Tuesday, February 22, 2011

Why Feminism Matters To Me

"Feminism is the radical notion that women are people." -Cheris Kramarae and Paula Treichler

Although the above quote may be due to the cited sources, I was introduced to it by the wonderful Professor Lani Roberts of the Oregon State University philosophy department. Although it is not yet Feminist July, I want to take a post to discuss what Feminism means to me. I have recently read a series of wonderful posts by various bloggers about what Feminism means to them. You can find them here, here, and here. The first linked was prompted by the second, the second by the third, and mine, in turn, by the first.

In a post last year I wrote that, "[h]ere I am using Feminist in the sense of one who examines the interactions between one's gender and their lives, a more academic sense perhaps, rather than one who simply believes that they [women] are also people." As I note, this is a fairly academic definition of what Feminist, or Feminism, means. Here I hope to make a more personal account.

I want to begin by saying that the first post makes what I personally consider to be a very important point, so I link to it again. In liberating women from the necessity to reproduce traditionally feminine modes of personality and behavior, men too become liberated to more fully realize themselves, rather than attempting to replicate a traditional mold of masculinity. Thus, women's lib is also shy, caring men's lib, among many others' lib, which is of great personal importance to me. Because the first article addresses this issue at such length with great skill, I shall move on without devoting to it the length its importance deserves.

In addition to my own personal liberation, Feminism also means greater security for people that I love. According to the Domestic Violence Resource Center, 25% of women experience domestic violence in their lifetime, and 20% of high school women experience dating violence. The National Organization for Women reports 232,960 instances of rape or sexual assault in the US in the year 2006 alone. According to Wikipedia there were 155.6 females in the US in 2009, so the rapes and sexual assaults in the year 2006 ALONE represent 0.15% of the female population.

I present these statistics not to scare or dishearten, although they certainly do sadden me, but rather to explain the powerful need that anyone who cares about any women in their life ought feel for Feminism. Statistics such as these provide explanation for the traditional notions of machismo, wherein a male would provide security for a select group of HIS females. However, in addition to being demeaning to women's humanity, this model is clearly dysfunctional considering the rates of relationship violence. In order to make the world safer for the women that we, as either men or women, love, it only makes sense to promote a world wherein all women are safer.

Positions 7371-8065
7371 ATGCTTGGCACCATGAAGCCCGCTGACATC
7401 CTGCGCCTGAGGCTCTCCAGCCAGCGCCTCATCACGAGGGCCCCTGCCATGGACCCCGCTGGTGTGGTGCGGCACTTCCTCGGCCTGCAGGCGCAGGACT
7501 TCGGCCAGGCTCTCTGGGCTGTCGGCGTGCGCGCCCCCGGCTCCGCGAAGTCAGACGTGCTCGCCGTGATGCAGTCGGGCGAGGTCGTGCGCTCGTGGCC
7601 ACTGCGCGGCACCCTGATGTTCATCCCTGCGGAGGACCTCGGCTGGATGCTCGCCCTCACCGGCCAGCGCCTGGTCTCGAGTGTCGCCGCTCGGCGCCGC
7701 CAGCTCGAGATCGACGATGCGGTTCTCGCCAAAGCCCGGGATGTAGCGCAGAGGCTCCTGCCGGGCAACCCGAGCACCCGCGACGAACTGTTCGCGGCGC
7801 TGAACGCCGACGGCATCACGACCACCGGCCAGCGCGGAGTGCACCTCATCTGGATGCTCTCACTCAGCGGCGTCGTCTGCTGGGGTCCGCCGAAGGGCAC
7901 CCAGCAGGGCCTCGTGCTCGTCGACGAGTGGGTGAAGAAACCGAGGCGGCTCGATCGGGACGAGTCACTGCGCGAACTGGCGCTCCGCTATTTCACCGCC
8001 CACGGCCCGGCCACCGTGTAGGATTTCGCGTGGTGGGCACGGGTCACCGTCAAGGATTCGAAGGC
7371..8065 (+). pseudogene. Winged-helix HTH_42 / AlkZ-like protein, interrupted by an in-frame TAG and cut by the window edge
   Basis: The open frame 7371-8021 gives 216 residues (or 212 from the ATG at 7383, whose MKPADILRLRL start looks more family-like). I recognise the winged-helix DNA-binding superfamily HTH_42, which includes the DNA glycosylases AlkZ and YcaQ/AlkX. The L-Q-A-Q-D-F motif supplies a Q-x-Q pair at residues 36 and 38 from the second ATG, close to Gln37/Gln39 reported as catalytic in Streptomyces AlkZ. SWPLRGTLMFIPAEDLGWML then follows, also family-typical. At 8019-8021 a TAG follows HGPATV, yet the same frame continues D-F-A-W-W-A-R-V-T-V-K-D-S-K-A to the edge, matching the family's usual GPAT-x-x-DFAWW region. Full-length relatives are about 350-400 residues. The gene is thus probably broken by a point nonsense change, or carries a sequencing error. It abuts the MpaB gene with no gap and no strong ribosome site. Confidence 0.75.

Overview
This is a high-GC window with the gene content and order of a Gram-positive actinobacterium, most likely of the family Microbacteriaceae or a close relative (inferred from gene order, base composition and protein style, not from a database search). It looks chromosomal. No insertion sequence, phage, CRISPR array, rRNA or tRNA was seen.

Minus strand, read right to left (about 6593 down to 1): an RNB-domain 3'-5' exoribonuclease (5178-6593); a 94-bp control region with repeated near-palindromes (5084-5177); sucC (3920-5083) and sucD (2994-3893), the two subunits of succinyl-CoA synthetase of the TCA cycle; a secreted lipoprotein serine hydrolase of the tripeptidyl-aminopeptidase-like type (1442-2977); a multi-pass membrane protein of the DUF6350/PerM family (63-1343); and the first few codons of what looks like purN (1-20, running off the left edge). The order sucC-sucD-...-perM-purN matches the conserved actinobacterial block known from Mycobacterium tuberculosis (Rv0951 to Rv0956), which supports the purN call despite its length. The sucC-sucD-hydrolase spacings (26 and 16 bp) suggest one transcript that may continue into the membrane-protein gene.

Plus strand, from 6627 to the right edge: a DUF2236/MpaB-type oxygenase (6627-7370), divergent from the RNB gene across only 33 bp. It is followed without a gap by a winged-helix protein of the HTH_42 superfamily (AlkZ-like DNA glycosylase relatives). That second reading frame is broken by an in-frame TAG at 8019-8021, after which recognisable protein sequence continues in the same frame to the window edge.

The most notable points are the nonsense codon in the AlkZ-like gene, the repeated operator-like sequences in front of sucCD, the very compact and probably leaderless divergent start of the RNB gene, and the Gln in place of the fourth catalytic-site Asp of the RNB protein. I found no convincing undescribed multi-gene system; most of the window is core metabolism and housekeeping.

In a final note, I would like to preempt any possible deflection toward the plight of men. I am a man, I recognize how full of suck life can be for men. However, unless you can connect increasing the safety of women directly to increasing the injustices occurring to men, bringing it up in this context seems like naught but a feint or distraction, because male suffering neither invalidates nor justifies female suffering.


elfarmy17 said...

1. Thanks for your kind words on my post. :)
2. I just read the Apples & Oranges one-- wow. That's really, really good.
And now 3. to your post.
It seems that the four of us are all in agreement that feminism is definitely not just about women anymore. It's morphed into this new thing of ignoring "boys vs. girls" and paying attention to "people." I maintain that all of the boy cooties mated with the girl cooties back when cooties first existed (their hosts got older and got together), so now we all have the same cooties. xD

I think it also ties into gay issues. "Boys like girls" is such a common so-called "duh" thing. It's become boys only like-like girls, and that's what they're for.
So much revolves around sexuality-- your statistics will testify to that.
We can't, to a degree, stop ourselves from feeling desire, be it lust or the desire to hurt someone, but we can stop from acting on it.
Imagining people complexly. It's good stuff.

Kenny said...

1. Thank you for your post!
2. Isn't it!
3. Any time one thinks about women's issues the subject of men is at least in the background, because men are the foil against which women are defined. But yes, aside from female separatists, who have valid arguments I believe, most Feminism nowadays focuses on the interaction between men and women.

In so far as Feminism is concerned with sex-based construction of identity, it is very much linked to gay issues, sex determining who you are allowed to love being sort of relevant. I am unsure how you mean my statistics link to sexuality? Rape seems to be less about sexuality and more about dominance and power, using sexuality as a tool (weapon). If a rapist just wanted sex, presumably they could find some other way to make that happen. This, of course, applies less clearly to date rape.